My son reads a lot and he loves getting books as gifts. However, I'm drawing a blank on ideas for books for Christmas. He loves fantasy and has read Harry Potter, The Lightening Thief series, Artemis Fowl and many others. I would like to maybe get him something outside of his usual genre - expand his horizons a bit, but I'm not sure what to get. Any ideas? And, if there are any great fantasy series you know of, I'd take those ideas too.
Book ideas for 11-year-old boy
Has he read:
The Wizard of Earthsea Triology by Ursula Leguin
A Wrinkle in Time series by Madeline L'Engle
If he's read those, what about other books by those authors ? Has he read the Tolkien books?
Ds just finished The City of Ember and liked it.
I've heard good things about the books from Terry Pratchett -- satirical/funny fantasy. Here's an example.
Another suggestion if you're trying to broaden his horizons: Our son is taking part in the "Oregon Battle of the Books" where teams of kids read books and compete to answer questions about them. I don't care all that much for the competition aspect, but the book list is a good set of books from all sorts of genres. It's really expanded ds' reading, and he's found a few types of books/books that he really likes. The list of books is here: http://oboblsta.pbworks.com/w/page/25660408/OBOB%20BOOKS%20FOR%202010-2011 (There's one for grades 3-5 and 6-8). (That's actually the only reason ds read the City of Ember. His other favorite book so far has been Small Steps, which is the story of a girl's recovery from polio. Go figure!)
From the Amazon review of the first book:
"As The Seeing Stone opens, exuberant young Arthur has no idea what adventure lies ahead. A 13-year-old growing up in 12th-century England, Arthur soon discovers that his life parallels that of another Arthur, son of Uther centuries past, the legendary boy king "who was and will be." The second son of Sir John de Caldicot, lord of a manor near the Welsh border, Arthur narrates his everyday life in the Marchland in 100 clipped chapters of crisp, melodic prose. But his destiny entwined with that other, ancient Arthur is revealed only in snatches, after he receives (courtesy of our old friend Merlin) a piece of obsidian, a seeing stone, through which a well-woven story within a story unfolds.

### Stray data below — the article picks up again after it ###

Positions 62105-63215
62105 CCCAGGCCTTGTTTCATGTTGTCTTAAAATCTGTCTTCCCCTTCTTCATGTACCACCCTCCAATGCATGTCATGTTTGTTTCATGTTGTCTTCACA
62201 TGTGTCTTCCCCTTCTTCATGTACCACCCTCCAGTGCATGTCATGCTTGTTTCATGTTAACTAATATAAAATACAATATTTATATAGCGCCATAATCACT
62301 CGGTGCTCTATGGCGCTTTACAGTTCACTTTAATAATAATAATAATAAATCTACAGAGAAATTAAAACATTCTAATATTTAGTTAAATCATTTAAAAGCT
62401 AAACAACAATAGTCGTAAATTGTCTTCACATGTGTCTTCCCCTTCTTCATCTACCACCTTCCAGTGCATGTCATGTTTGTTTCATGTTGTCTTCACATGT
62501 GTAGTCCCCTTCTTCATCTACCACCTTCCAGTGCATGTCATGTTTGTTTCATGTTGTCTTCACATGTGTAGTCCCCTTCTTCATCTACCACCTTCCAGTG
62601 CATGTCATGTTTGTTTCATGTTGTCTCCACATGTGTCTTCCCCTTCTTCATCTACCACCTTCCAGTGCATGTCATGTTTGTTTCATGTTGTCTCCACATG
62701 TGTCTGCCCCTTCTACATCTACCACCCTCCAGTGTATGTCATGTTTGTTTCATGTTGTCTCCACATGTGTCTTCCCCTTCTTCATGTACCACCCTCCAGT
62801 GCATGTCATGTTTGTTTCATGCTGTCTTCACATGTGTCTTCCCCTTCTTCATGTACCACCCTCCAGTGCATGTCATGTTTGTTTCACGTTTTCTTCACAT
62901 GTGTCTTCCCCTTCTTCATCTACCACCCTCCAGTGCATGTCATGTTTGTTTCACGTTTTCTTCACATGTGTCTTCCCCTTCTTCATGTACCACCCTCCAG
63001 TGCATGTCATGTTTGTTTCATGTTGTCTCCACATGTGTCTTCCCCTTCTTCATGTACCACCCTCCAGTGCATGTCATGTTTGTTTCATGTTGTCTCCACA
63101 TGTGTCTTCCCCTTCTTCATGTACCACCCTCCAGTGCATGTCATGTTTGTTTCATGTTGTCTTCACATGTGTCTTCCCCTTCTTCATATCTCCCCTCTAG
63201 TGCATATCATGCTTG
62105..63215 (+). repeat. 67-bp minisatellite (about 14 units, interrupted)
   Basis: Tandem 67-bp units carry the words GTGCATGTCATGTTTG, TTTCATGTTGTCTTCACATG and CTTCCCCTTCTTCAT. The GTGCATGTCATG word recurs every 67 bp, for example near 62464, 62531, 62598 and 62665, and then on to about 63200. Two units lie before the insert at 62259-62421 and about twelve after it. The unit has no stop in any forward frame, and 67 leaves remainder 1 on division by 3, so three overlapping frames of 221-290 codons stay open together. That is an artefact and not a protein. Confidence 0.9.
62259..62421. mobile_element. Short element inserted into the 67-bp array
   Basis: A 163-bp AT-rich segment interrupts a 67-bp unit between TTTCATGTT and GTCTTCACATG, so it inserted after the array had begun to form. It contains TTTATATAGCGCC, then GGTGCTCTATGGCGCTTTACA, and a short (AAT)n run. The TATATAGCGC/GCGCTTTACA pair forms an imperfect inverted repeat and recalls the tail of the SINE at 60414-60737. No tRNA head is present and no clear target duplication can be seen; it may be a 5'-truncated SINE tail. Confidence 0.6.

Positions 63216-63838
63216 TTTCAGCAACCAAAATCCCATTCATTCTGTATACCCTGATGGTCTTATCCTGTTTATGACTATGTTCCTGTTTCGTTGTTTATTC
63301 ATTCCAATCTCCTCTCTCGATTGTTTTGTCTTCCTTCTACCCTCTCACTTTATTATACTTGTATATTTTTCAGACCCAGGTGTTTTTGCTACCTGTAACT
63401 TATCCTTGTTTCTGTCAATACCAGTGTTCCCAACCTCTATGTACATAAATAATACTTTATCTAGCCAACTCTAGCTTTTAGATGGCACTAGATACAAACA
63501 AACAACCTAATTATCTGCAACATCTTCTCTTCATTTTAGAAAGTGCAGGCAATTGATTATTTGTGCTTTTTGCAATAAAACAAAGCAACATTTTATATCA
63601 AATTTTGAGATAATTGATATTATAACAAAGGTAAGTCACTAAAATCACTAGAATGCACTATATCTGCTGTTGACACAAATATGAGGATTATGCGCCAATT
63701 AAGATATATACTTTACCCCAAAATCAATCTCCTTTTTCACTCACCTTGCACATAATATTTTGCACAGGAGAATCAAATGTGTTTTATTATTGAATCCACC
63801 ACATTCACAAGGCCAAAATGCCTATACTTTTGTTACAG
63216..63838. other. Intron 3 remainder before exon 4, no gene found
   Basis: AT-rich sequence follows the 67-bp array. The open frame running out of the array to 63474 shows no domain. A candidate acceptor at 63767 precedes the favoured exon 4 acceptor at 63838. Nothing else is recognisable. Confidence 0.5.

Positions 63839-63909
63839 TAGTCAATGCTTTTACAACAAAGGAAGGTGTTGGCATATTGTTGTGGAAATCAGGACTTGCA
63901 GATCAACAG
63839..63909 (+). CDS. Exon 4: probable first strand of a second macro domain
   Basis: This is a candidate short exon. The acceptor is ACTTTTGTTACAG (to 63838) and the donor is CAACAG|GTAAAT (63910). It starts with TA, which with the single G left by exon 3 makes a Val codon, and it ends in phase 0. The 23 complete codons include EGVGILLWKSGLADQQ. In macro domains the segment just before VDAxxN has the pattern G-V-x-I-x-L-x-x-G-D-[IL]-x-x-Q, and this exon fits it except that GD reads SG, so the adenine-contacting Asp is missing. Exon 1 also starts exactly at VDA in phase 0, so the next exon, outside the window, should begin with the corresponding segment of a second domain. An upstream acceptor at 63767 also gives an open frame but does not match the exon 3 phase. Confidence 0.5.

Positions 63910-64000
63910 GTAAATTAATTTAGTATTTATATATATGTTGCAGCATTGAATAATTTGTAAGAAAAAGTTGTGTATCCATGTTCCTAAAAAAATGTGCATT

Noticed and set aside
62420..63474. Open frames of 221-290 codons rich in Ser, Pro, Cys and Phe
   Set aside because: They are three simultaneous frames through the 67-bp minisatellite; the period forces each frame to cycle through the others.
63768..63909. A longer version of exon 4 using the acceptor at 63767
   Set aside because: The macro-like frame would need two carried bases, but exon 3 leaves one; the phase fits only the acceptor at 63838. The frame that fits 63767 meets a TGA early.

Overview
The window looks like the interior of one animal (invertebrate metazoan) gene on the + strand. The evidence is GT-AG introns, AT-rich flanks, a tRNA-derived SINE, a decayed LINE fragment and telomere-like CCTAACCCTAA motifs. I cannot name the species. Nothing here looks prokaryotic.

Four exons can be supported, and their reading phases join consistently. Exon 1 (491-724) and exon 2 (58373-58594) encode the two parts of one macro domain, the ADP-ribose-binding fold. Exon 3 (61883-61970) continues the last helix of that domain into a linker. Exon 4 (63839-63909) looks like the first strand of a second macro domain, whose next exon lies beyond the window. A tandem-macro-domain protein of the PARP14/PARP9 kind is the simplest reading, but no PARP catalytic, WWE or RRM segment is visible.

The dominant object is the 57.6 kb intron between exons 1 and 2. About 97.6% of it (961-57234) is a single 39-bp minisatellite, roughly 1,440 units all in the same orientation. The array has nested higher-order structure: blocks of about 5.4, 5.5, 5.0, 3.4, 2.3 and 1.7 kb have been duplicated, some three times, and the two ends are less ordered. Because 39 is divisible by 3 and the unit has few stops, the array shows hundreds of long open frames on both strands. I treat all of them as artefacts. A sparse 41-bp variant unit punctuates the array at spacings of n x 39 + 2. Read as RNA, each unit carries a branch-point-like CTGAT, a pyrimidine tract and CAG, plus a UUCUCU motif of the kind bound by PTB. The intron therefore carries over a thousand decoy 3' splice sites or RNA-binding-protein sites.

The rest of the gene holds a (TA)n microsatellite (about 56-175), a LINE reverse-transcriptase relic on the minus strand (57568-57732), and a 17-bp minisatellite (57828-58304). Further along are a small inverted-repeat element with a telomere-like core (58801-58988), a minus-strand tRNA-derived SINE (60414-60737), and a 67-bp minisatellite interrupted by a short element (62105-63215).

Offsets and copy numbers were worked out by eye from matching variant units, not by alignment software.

But rather than the fantasy of T.H. White's The Sword in the Stone, Kevin Crossley-Holland offers a convincing and meticulously researched account of what life might have actually been like for a curious, capable, earnest young man in this peculiar time and place, with all its customs, rituals, and regimented routine and social structure. In a well-paced story that alternates between drama, comedy, and even a little mystery, Arthur tackles some surprisingly sophisticated topics, whether he's questioning the pompous priest Oliver (is the poverty on the manor truly part of God's will?), pestering his father over his plans for him (will he become a squire, as he wishes, or a monk or priest or school man?), or just contemplating his place in the scheme of things under the blue sky atop Tumber Hill. The Seeing Stone is a fun, involving read for kids, but will hold grownup attentions, too, with its flowing language, dense period detail, and all the questions that it asks--and doesn't always answer."
Thank you both! I'm going to check to see if he's read The Wizard of Earthsea and the Kevin Crossley-Holland trilogoy.
He has read Tolkien, so he can read pretty sophisticated stuff, if he enjoys it. I was also thinking about The Sword of Truth books, but I'm not familiar with them. Any feedback on those?
Ds also read City of Ember a few months ago and enjoyed it, but not nearly as much as Peak. I am glad the book was a hit.
Jonathan Stroud's Bartimaeus Trilogy: The Amulet of Samarkand, The Golem's Eye, and Ptolemey's Gate.
If he likes non-fiction, also try the "Horrible Science" and "Horrible History" series
Also, they are mostly OP, but you can buy used copies of Laurence Yep's Dragon of the Inland Seas series.